October 24, 2013 /24-7PressRelease/ -- Meth manufacturing still a major criminal problem in South Carolina---
Article provided by Christopher A. Wellborn, P.A.
Visit us at http://www.wellbornlawfirm.com
On a late September 2013 evening, firefighters and law enforcement were called to a burning mobile home north of Clover in York County, S.C., a county on the border with North Carolina. As a result, two men were charged with the drug crime of methamphetamine manufacturing.
Shake and bake
Known for havoc it wreaks on the human body, methamphetamine is an illegal, highly addictive stimulant drug made from household chemicals and over-the-counter medications like Sudafed. While the purchase of medications containing the ingredients needed to make meth has become tightly controlled, a new method allows a small batch to be made using easily obtainable amounts.
The defendants in the Clover incident were allegedly using the so-called "shake-and-bake" or "one-pot" method of making a small batch of meth for just one or two people, but the experiment apparently went awry when the concoction exploded, setting the trailer on fire. This process, prevalent in the South and Midwest, simply involves mixing the necessary chemicals for meth in a two-liter soda bottle.
Traditionally a primarily rural problem, meth manufacturing has become more of an urban problem since the new method is portable. While this new, more mobile way of making meth is easier than the use of traditional methamphetamine laboratories, it is still very dangerous with a significant chance of explosion, causing potential exposure to highly toxic chemicals and severe burns.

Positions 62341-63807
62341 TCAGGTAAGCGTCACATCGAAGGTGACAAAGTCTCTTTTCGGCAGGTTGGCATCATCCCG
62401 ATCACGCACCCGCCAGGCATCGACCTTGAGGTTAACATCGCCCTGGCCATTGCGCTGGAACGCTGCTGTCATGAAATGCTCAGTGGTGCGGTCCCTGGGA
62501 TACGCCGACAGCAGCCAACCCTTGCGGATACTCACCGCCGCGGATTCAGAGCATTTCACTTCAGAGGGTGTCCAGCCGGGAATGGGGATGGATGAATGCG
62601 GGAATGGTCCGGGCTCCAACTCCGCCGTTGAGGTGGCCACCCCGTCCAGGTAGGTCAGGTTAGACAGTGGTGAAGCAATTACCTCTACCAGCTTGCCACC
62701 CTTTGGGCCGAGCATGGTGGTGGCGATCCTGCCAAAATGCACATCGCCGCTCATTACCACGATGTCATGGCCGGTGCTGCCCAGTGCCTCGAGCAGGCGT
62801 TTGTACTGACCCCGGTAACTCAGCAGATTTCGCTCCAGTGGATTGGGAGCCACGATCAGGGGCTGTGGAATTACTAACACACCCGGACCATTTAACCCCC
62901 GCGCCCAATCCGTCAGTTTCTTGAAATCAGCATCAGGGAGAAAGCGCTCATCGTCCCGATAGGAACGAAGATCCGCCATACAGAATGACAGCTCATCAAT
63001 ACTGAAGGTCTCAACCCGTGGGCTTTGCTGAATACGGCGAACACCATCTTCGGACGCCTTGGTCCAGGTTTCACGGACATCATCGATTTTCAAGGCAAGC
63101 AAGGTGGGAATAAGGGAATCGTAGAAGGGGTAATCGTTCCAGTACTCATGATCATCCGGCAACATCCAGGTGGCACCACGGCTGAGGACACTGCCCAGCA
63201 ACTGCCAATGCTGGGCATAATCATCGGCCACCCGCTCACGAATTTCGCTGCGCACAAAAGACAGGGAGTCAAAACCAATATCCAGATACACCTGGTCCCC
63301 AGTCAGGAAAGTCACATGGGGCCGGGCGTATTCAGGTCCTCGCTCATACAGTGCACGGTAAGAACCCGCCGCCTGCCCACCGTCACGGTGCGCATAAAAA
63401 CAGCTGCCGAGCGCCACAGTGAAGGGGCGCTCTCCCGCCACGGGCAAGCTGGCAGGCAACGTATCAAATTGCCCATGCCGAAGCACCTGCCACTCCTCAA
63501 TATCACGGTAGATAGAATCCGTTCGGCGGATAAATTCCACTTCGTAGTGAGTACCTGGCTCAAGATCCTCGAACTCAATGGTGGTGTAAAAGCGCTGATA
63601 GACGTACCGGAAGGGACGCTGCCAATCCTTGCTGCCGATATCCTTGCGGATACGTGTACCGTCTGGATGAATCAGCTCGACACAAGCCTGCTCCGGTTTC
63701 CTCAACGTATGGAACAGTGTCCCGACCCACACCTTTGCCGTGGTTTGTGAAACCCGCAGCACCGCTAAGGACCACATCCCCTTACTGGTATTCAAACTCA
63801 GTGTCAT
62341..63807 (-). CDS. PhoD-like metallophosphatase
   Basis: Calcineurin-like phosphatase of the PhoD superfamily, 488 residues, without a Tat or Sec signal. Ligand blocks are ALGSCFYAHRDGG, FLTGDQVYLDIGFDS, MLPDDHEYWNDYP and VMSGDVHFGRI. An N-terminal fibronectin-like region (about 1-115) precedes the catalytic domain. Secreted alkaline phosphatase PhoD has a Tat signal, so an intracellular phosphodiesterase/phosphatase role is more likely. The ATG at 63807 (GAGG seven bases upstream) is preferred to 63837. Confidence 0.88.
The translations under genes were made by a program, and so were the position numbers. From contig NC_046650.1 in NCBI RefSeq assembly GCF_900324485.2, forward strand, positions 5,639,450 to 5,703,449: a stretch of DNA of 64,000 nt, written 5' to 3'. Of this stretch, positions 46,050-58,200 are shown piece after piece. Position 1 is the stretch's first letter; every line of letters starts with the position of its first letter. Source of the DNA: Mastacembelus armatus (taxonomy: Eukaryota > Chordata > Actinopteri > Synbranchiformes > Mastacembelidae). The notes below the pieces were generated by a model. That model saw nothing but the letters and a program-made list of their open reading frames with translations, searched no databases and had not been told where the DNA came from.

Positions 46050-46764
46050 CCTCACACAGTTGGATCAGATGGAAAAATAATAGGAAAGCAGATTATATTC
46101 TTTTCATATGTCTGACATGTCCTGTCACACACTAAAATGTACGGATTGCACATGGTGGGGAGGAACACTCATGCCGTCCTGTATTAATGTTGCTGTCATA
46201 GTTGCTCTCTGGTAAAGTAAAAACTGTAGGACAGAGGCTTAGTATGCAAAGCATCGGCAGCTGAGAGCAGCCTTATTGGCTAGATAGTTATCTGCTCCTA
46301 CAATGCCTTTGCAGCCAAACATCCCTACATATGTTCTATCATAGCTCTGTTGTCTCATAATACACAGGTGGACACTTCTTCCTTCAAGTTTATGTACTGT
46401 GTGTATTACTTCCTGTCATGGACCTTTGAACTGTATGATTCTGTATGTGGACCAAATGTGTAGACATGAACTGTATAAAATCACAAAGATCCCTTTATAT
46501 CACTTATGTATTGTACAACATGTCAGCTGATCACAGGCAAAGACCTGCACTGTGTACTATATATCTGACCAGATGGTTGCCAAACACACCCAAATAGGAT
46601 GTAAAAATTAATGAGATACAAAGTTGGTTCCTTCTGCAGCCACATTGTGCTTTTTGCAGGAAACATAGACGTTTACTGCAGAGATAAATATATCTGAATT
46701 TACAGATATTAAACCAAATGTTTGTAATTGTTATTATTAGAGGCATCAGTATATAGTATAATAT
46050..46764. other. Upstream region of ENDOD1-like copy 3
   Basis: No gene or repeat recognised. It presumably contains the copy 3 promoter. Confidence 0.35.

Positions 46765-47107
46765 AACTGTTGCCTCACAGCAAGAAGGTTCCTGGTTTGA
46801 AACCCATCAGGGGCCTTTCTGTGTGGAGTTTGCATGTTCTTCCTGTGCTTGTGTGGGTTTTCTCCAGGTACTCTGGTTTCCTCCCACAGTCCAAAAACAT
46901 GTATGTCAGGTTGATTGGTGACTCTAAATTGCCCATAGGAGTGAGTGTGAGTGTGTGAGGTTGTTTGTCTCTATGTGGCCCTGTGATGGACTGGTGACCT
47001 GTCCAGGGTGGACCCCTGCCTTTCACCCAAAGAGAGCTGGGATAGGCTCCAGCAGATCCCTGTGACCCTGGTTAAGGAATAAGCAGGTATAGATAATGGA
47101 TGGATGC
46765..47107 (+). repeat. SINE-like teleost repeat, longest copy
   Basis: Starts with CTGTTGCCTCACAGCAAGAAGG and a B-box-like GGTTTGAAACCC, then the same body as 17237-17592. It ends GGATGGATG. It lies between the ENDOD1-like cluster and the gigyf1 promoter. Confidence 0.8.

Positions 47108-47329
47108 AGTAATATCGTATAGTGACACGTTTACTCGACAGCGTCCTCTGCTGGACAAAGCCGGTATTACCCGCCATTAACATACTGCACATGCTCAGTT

By the numbers
According to WISTV, York County authorities have said that the incidence of meth labs is increasing in the area. The statistics are grim: according to The Associated Press, the Drug Enforcement Administration or DEA released statistics to the news agency showing that both South and North Carolina were in the top 10 states for meth labs in 2012.
State and federal meth crime and punishment
Both South Carolina and federal drug laws establish meth crimes like possession, sale, trafficking, distribution, manufacture, disposal of meth waste, import and export, exposure of children to meth chemicals and more.
Criminal penalties can include significant prison time often followed by supervised release, very steep fines, treatment, restitution for environmental clean-up costs and more. Punishment is steeper for multiple offenses, and if someone is hurt or dies in relation to the crime; and can rise when higher amounts of the drug are involved.
In some circumstances, related criminal charges may be brought for identity theft, since meth manufacturers may use stolen identities to procure larger amounts of over-the-counter medications than they would be able to buy legally as an individual.
Mount a vigorous criminal defense
If you are a South Carolinian under investigation for or accused of a state or federal crime related to meth, it is crucial to contact an experienced criminal defense lawyer as early in the process as possible to begin to protect your rights. Your attorney can investigate the circumstances on your behalf, including whether law enforcement stepped over the line in any way in the investigation or arrest.
Seasoned legal counsel can fight to have the matter dismissed, negotiate with the prosecution concerning a possible plea agreement, fight the charges in trial or, if necessary, advocate for fair sentencing if you are convicted of any crime, including possible alternatives to incarceration, including drug rehabilitation when appropriate.
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